Uncovered put Covered call Dividends are not earned. Dividends are earned as long as shares are held. The uncovered put can be exercised, but this can be avoided easily, by closing the position, rolling it forward, or waiting for worthless expiration. Covered calls can be exercised, and 100 shares of stock must be delivered at the strike. Exercise can be avoided by closing or rolling the in-the-money covered call. Time is an advantage. The closer to expiration, the more rapidly time value declines. The uncovered put can be closed at a profit or allowed to expire worthless. Time is an advantage. The closer to expiration, the more rapidly time value declines. The covered call can be closed at a profit or allowed to expire worthless. Moneyness determines whether to close or roll the uncovered put. An out-of-the-money put will expire worthless; an in-the-money put is at risk of exercise. Moneyness determines whether to close or roll the covered call. An out-of-the-money call will expire worthless and can be replaced; an in-the-money call is at risk of exercise, in which case shares will be given up at the strike. Collateral is required equal to 20 percent of the strike value, minus premium received for selling the put. This is advantageous leverage when compared to the covered call. No collateral is required for a covered call. However, to buy 100 shares of the underlying, 50 percent must be paid, and the remaining 50 percent is bought on margin. The timing for opening a naked put is essential to reduce exposure to unwanted exercise. The best position for a naked put is when the underlying price moves through support and you expect price to retrace back into range. For example, the chart for Amazon.com (AMZN) shows examples of when this occurred. The highlighted price moves both fell below the trendline shown on the chart. Given the long-term bullish trend for AMZN, it was reasonable to expect the price to reverse to the upside. This is what occurred in both instances. A second consideration is creation of a buffer zone between current price per share and the selected strike for the short put. Because AMZN is a high-priced stock, the opportunities for buffer zones are significant. For example, after the huge decline in February from nearly $1,500 per share down to 21,350 by February 6, anticipating a rebound would be well-timed. During the trading day of February 8 and about 30 minutes into the session,AMZN was trading at $1,416.36 per share. A couple of naked put trades to consider at that moment: The 1,410 put expiring in one day (Feb. 9) was at a bid of 10.05. This is incredibly rich considering the one-day expiration. The strike was six points below current price. That, plus the net $1,000 for selling the put, sets up a buffer zone of 16 points. The 1,362.50 put expiring in eight days (Feb. 16) showed a bid price of 13.05. This is 54 points below current price. Adding the 13 points received for selling the put, this creates a 67-point buffer zone over an exposure period of eight days. Time decay will be rapid. Typically, options expiring in one week lose 34% of their remaining time value between Friday and Monday. In this example, that spans February 9 to 12 – three calendar days but only one trading day. The timing and buffer zone are the two keys to a successful short put strategy. Whether you select extremely short-term (one day) or a little longer (eight days), the profit potential is attractive, in large part due to the recent volatility in the market and in AMZN, which fell 150 points in two days. The extreme move in price makes the point that timing is everything with this strategy. The likely bargain hunting at such a low price makes an upward move likely. By February 8, price had always moved from the low of $1,350 to $1,416, recovery of 66 points out of the 150 points previously lost. As with all options strategies, especially those involving a short position, this one has to be monitored every day. Because things change rapidly in volatile markets, you need to get out when you can to maximize profits or, in worst case situations, to mitigate losses. The need for a buffer zone and attractive premium levels makes the naked put a potentially profitable strategy, even for the conservative trader. Michael C. Thomsett is a widely published author with over 80 business and investing books, including the best-selling Getting Started in Options, coming out in its 10th edition later this year. He also wrote the recently released The Mathematics of Options. Thomsett is a frequent speaker at trade shows and blogs on his website at Thomsett Publishing as well as on Seeking Alpha, LinkedIn, Twitter and Facebook.
  4. After 7 years of bull market, many traders forgot the meaning of risk. They think they can just buy call options and/or sell puts and make outrageous digits returns every year. I suggest that everyone reads Mark's post, it's an excellent read with a lot of wisdom. Is selling naked puts a good strategy? Mark's response is fairly long - here are the most important points: "This is not a conservative strategy. Not even close. It is a high probability play, with many profitable months. I cannot imagine a strategy in which I earn a profit month after month for several years. Yet this strategy could provide those results. The question is: how much is at risk? No matter what anyone tells you about risk, you just know that either nothing terrible is going to happen, or if it does happen that you will react in plenty of time. Let me assure you that in Oct 1987, puts were not buyable at any price that you would have been willing to pay. You did live through the winter of 2008, but if you have truly been doing this for 24 months, you began at the right time. You missed out on the excitement of Sep and Oct of that year. Have you considered what would have happened had you begun in August 2008, instead of 3 or 4 months later? If you have access to TradeStation (or if your broker offers back-testing – I believe thinkorswim does), go back to August expiration, choose options to sell for the Sep and Oct expirations and then follow the trades." I am NOT telling you what to do, but you have not been through what I have. You have not seen how quickly money can vanish from your account. What is your risk/reward? We are familiar with some services that advocate selling naked puts on 25-50% of their portfolio. In our opinion, this is a financial suicide. This strategy obviously performed very well in the last few years. Interestingly enough, the track record of those services usually doesn't go beyond August 2011, not to mention October 2008. One of them has data going back to 2009 (again, not 2008 ), but August 2011 is missing. Coincidence? To give a fair margin of safety, the strikes are usually far enough from the money to give you around 2-3% potential return on margin. Well, 2-3% per month sounds very good, but what about the risks? In a month like August 2011 (not to mention October 2008) the loss could easily reach 30-50%. In October 2008, it could wipe out your account. Is 2-3% per month worth the risk? The latest case of Karen the Supertrader who implemented similar strategy of selling naked options provides a good example of the risks. How our strategies handle risk? Let's take a look at our strategies and see how they handle risk. SteadyOptions At SteadyOptions, we trade a mix of non-directional strategies. They might include Iron Condors, Calendars, bufferflies, earnings straddles etc.. The idea behind earnings straddles is buying a straddle 5-10 days before earnings and hold it till earnings. The strategy is based on my Seeking Alpha articles Exploiting Earnings Associated Rising Volatility and How To Rent Your Options For Free. We expect the IV increase to offset the negative theta and/or book some gamma gains in case the stock moves. In periods of low IV, the earnings trades are expected to produce 3-5% average return, and theta positive trades like ICs and calendars are expected to provide us most of the gains. However, the earnings trades serve as a nice hedge to the theta positive trades in case of a quick and sudden move. To see how they performed when the markets become volatile, take a look at August 2011 returns here or July 2012 returns here. Those trades are basically our black swan event insurance, and we get it for free - in fact, most of the time we even make some money on it. Anchor Trades An Anchor trade's goal is to prevent loss of capital while still generating a positive net return in all market conditions. This strategy began with the premise that it must be possible to virtually fully hedge against market losses, without sacrificing all upside potential. It is expected to lag the S&P 500 in a strong bull market like 2013. In 2013 the lag was larger than expected due to poor selection of stocks. Going with ETFs instead of stocks would lag the S&P only by few percentage points, which means that the hedge almost paid for itself. The impact of not experiencing losses in down market years, while only slightly lagging (if lagging at all) in positive and neutral years, is astronomical over any extended period of time. Again, it is very easy to become complacent in the current bull market - but the market will correct at some point. It's not a matter of if but when. And when it does, you will be thankful that you are hedged. As an example, the Anchor return in May 2012 was +4.6% while S&P plunged -6.2%. In 2008 when S&P was down 38.4%, the Anchor was up 27.9%. Steady Condors Steady Condors is a market neutral, income generating, manage by the Greeks strategy. The trades are primarily risk managed variations of iron condors. The big difference (in addition to how the adjustments are made)between the Steady Condor main trade (MIC) and the "traditional" Iron Condor trades is the fact that MIC uses a put debit spread plus some far OTM puts for black swan event protection. This protection is placed when the trade is initiated - in other words, we buy protection when we want to, not when we need to. The result is that in case of market crash or black swan event, the trade actually becomes vega positive and those hedges provide an excellent protection. We conducted a case study for the August 2011 trade (available on members forums). It's a fascinating read. During the life of the trade, RUT was down over 11% - yet the trade was closed at profit target of 5% on Aug. 4. Interestingly enough, on Aug. 8 RUT closed down 64 points at 650. If you wouldn't have taken the trade off on the 4th the trade would actually have been up 67% at the end of the day on the 8th. This is the power of protection, combined with exploding Implied Volatility. Conclusion When comparing different strategies, don’t forget to consider both historical performance AND historical drawdowns in both up and down markets. Mark asks the following question: "How much will you lose if the market opens 20% lower one day, RUT IV (RVX) moves to 90 or 100, and the option markets get very wide?" This is your stress test - does your portfolio pass it? Want to see how we handle risk? Start your free trial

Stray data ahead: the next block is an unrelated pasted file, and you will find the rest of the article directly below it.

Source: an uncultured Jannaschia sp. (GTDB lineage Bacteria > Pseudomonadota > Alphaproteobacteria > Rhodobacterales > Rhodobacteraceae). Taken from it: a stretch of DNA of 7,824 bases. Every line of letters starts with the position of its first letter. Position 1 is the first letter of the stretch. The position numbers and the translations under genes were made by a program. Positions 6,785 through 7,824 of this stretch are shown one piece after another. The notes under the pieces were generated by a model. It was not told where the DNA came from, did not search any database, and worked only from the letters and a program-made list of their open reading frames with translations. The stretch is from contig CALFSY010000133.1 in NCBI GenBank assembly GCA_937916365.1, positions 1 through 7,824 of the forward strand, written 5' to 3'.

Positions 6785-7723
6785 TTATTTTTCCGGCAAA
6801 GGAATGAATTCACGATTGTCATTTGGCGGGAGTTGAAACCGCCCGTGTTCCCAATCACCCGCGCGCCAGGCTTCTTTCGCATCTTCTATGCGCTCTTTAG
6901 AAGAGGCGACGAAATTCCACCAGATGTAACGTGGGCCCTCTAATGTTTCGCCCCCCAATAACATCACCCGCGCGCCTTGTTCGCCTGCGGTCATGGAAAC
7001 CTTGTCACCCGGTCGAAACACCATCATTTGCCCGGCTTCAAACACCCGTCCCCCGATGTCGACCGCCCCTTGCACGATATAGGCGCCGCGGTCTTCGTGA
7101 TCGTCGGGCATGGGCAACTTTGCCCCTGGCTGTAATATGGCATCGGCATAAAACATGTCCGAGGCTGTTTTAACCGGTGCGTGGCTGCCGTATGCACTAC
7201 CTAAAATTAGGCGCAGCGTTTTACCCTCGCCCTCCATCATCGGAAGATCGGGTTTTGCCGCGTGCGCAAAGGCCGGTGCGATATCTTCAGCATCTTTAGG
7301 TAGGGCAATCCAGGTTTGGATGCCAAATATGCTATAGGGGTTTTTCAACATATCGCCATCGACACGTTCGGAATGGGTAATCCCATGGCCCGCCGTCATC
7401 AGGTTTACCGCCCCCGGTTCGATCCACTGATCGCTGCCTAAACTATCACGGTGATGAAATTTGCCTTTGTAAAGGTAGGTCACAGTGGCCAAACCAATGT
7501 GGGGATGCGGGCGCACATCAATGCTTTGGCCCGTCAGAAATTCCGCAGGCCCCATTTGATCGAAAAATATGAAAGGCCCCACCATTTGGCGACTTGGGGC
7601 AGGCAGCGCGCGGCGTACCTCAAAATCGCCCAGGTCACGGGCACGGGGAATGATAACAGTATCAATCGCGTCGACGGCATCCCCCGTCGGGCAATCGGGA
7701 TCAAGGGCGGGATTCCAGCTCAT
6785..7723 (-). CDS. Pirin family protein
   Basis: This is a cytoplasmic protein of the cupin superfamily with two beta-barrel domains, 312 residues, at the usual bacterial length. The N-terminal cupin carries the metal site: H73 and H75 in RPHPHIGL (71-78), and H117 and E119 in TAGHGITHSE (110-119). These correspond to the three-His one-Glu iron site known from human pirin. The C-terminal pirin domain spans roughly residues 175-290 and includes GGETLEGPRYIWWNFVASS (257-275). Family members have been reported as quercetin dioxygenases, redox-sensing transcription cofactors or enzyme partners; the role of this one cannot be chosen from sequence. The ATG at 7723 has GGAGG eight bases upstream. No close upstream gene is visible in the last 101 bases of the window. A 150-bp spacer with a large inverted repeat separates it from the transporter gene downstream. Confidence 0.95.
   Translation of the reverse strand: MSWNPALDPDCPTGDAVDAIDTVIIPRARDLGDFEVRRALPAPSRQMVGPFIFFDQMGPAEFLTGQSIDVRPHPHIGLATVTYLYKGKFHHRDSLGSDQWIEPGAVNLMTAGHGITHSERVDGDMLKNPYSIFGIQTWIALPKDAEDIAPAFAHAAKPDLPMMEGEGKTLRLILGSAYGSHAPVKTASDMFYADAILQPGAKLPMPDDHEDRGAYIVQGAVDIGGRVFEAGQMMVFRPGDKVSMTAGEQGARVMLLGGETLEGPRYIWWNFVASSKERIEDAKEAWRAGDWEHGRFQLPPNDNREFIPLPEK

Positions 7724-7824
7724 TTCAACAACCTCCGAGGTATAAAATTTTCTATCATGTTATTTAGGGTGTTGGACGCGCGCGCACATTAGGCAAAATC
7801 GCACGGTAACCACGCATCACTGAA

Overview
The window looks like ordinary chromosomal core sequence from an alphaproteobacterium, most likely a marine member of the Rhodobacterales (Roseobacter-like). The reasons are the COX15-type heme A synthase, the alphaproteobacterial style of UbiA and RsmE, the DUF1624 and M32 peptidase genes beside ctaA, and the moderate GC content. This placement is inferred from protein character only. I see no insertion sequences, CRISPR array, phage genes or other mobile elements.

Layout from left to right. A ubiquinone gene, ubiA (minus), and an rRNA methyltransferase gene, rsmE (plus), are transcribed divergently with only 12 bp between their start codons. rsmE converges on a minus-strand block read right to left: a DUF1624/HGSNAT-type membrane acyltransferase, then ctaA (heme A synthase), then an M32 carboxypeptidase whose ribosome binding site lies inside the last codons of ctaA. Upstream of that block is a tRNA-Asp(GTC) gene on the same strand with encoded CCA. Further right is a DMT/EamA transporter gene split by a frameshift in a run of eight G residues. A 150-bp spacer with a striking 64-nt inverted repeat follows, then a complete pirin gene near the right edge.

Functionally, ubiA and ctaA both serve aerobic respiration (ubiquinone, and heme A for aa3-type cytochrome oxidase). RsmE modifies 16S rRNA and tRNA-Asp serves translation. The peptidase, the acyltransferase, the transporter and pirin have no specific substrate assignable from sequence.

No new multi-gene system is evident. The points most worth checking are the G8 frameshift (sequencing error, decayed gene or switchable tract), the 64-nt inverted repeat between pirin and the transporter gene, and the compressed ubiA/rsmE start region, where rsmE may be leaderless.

5. My criteria for considering selling naked puts are: A decent cushion between the current stock price and break-even price of the trade (5-10% of the stock price). Premium collected ÷ (100% cash secured amount – premium) yields annualized returns > 50%. No major events (i.e. earnings) expected prior to expiration. Most importantly, only consider companies that I'd be happy owning. The 4th rule gives me the security of knowing I won't feel forced to liquidate immediately, should the puts be exercised. Rather, I'm content holding the stock and selling OTM calls against it until the stock is called, or until my investment outlook changes. My trade idea: STO HIMX March 13 put for $0.60 Current stock price: $13.50 Himax is a Taiwanese company that manufactures display drivers for LCD screens (best positioned in lower-end smartphones, which is likely the best place to be in the smart phone realm right now) as well as LCOS micro-displays (Google Glass). I've been very fortunate to have followed this company for the past year, and bought stock shortly after it hit my radar at ~$5. The stock has been range-bound at $13–$15 for the last few months, and, as the upside for my stock stake has decreased, I'm looking to capitalize on this trading range. Here's how it fares against my criteria: Break-even is $12.40, 8.2% below the current stock price. 0.60 / (13.00 - 0.60) = 4.8% return for a 24 day holding period (74% annualized). Calculating return based on the margin requirement produces a return of 24%, or 365% annualized. No earnings event, and developments relating to the success or failure of Google Glass are likely a ways down the road. Having owned it for the better part of the past year, HIMX passes this criteria, as well. So, that's my idea. While supplying the LCOS displays for Glass has grabbed all the headlines for Himax recently, and created this opportunity by driving option volatility higher, it's only a piece of the Himax story. In the absence of a sharp market correction in the next 3 weeks, I feel this is a fairly safe trade.